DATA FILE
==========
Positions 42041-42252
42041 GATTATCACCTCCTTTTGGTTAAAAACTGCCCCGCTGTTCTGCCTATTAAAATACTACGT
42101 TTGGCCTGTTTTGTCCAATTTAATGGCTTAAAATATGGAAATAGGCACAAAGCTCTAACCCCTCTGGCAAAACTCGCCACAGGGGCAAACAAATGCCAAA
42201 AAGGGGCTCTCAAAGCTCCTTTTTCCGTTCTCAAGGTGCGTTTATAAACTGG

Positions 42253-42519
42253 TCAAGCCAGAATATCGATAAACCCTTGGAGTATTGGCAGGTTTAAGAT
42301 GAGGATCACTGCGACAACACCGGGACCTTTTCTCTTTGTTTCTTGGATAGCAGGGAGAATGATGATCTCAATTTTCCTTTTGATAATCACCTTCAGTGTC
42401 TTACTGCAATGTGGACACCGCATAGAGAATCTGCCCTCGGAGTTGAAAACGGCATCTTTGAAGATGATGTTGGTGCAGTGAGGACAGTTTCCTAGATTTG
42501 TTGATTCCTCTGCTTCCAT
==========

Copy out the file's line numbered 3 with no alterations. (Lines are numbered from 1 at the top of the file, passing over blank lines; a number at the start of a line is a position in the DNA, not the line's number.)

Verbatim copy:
42101 TTGGCCTGTTTTGTCCAATTTAATGGCTTAAAATATGGAAATAGGCACAAAGCTCTAACCCCTCTGGCAAAACTCGCCACAGGGGCAAACAAATGCCAAA